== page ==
A federal appeals court in New Orleans on Wednesday ordered that some payments required to be paid by BP plc be halted to Gulf Coast businesses claiming they were impacted by the Macondo well blowout.
The U.S. Court of Appeals for the Fifth Circuit ordered U.S. District Judge Carl Barbier to craft a "narrowly worded injection" to reject some damage payouts while questions raised by BP are considered (In Re: Deepwater Horizon, No. 13-30315).
The three-judge circuit court ordered Barbier to "expeditiously craft" an injunction that stays payments to people who did not suffer "actual injury traceable to loss from the Deepwater Horizon accident" until the matter is "fully heard and decided through the judicial process." Barbier earlier had rejected a proposal by BP to temporarily halt claims payments until an investigation had been conducted (seeNGI, Sept. 16; July 8).
When Barbier denied the motion BP appealed the decision and sued claims administrator Patrick Juneau, who was appointed by the court.
The Macondo litigation "is one of the largest and most novel class actions in American history," Circuit Judge Edith Brown Clement wrote for the court. "As such, significant legal questions are involved that will affect the course of class action law in this country going forward, and the class action as a suitable vehicle for the resolution of conflict for businesses and litigants." Clement hinted that the case could make its way before the U.S. Supreme Court.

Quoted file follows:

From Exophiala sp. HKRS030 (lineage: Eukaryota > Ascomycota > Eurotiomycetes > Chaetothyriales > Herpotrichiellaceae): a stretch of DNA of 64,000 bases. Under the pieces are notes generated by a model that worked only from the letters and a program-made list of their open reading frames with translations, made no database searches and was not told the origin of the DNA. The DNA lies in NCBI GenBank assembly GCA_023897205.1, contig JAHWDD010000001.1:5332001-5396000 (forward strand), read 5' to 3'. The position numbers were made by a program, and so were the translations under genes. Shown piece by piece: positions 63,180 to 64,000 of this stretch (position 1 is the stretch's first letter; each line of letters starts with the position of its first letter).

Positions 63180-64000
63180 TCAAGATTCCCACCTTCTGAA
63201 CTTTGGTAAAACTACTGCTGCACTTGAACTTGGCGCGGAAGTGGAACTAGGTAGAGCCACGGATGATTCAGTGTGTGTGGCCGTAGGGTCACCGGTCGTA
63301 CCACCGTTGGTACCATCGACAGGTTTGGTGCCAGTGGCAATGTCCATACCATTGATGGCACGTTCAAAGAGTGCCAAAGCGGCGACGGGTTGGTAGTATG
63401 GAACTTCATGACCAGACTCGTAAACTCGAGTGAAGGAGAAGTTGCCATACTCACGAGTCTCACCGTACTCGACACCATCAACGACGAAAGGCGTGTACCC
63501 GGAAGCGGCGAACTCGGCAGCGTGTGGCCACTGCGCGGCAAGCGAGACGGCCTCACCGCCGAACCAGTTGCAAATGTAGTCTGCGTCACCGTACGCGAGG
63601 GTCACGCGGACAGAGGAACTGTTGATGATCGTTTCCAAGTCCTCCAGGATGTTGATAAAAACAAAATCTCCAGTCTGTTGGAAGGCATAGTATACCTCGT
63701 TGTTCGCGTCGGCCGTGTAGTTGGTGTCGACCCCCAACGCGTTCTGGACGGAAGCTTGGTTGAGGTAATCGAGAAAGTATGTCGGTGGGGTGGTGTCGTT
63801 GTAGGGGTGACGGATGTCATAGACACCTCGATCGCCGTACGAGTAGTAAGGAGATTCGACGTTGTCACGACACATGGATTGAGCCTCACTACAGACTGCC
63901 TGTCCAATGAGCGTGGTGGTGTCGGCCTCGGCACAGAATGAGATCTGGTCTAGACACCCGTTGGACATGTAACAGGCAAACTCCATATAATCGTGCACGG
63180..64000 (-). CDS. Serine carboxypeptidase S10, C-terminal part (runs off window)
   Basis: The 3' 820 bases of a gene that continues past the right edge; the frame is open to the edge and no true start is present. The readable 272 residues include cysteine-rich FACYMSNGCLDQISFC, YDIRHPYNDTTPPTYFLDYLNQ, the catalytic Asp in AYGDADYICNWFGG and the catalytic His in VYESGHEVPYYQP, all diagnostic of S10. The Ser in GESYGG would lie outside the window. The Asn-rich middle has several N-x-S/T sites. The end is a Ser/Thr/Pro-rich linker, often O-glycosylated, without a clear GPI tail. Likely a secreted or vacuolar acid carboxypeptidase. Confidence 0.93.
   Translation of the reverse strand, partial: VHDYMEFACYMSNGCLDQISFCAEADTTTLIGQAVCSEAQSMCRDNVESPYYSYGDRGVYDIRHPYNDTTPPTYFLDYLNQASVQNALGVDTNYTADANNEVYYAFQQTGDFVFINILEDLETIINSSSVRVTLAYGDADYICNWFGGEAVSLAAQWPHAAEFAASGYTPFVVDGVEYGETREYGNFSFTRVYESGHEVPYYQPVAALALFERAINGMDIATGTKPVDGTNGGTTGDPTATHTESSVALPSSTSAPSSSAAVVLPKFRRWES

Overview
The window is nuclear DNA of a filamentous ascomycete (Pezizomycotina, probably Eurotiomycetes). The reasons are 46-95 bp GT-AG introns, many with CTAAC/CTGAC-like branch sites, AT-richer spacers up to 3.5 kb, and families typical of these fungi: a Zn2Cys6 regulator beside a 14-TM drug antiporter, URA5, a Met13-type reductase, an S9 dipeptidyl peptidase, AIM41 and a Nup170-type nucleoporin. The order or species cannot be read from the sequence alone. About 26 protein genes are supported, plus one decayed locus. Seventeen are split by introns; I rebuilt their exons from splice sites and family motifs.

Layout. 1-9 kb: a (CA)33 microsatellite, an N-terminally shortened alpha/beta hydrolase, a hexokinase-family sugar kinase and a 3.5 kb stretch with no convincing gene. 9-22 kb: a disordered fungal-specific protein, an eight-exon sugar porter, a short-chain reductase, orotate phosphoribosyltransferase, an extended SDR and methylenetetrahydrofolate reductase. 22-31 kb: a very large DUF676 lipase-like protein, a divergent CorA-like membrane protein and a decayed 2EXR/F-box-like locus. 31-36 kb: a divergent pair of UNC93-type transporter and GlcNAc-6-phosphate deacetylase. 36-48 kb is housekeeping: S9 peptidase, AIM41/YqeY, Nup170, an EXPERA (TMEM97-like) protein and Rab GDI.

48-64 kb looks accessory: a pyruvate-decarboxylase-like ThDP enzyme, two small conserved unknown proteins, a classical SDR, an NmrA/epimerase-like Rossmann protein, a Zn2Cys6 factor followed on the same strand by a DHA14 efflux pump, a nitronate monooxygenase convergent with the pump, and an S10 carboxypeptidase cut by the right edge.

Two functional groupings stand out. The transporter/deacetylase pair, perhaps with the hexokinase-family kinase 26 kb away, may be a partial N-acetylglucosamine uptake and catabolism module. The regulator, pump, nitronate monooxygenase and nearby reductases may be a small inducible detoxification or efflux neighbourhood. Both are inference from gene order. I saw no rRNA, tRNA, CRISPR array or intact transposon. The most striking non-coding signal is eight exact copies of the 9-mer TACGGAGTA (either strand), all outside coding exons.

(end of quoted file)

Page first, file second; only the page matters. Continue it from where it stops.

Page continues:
Clement ruled in favor of BP on three key points. In Part 1 of the opinion, Clement found that the district court had to reconsider whether the settlement required that compensation payments be based on accrual rather than cash accounting.
In Part 2 of her opinion, Clement held that the $7.8 billion settlement agreement between BP and the Plaintiffs Steering Committee (PSC) in 2012 excluded "fictitious claims" with no possible validity whatever the terms of the agreement might appear to say (see NGI, Jan. 7). Part 3's opinion found the district court should have granted BP an injunction while the legal issues were resolved.
The ruling temporarily slows the pace of millions in payments that BP has been making under a class action settlement reached with the PSC to address damages from the April 2010 blowout.
When the original settlement was approved in 2012, BP estimated it would have to pay about $7.8 billion in claims. However, executives said they no longer could estimate the payout costs because of fraud and improperly calculated claims, which the producer has said are too large or improper.
BP on Thursday said it was pleased with the ruling, which sets aside Juneau's interpretation of the "business economic framework" in the settlement agreement reached with the PSC. The "ruling affirms what BP has been saying since the beginning: claimants should not be paid for fictitious or wholly nonexistent losses," said a spokesman. "We are gratified that the systematic payment of such claims by the claims administrator must now come to an end."
Separately, BP's legal team was in New Orleans last week before Barbier, who opened the second phase of a three-part civil trial to determine how much the oil producer should be penalized for violating the U.S. Clean Water Act in conjunction with the well blowout. BP completed its case before the court on Thursday.
The first phase of the multi-district litigation (2179), which centered on BP's actions and those of its contractors before and after the accident was completed in April (see NGI, May 6). The second phase is to determine how much oil was spilled into the Gulf of Mexico. BP has estimated that the well leaked about 2.45 million bbl of oil over 87 days, while the U.S. government claims it was closer to 4.2 million bbl.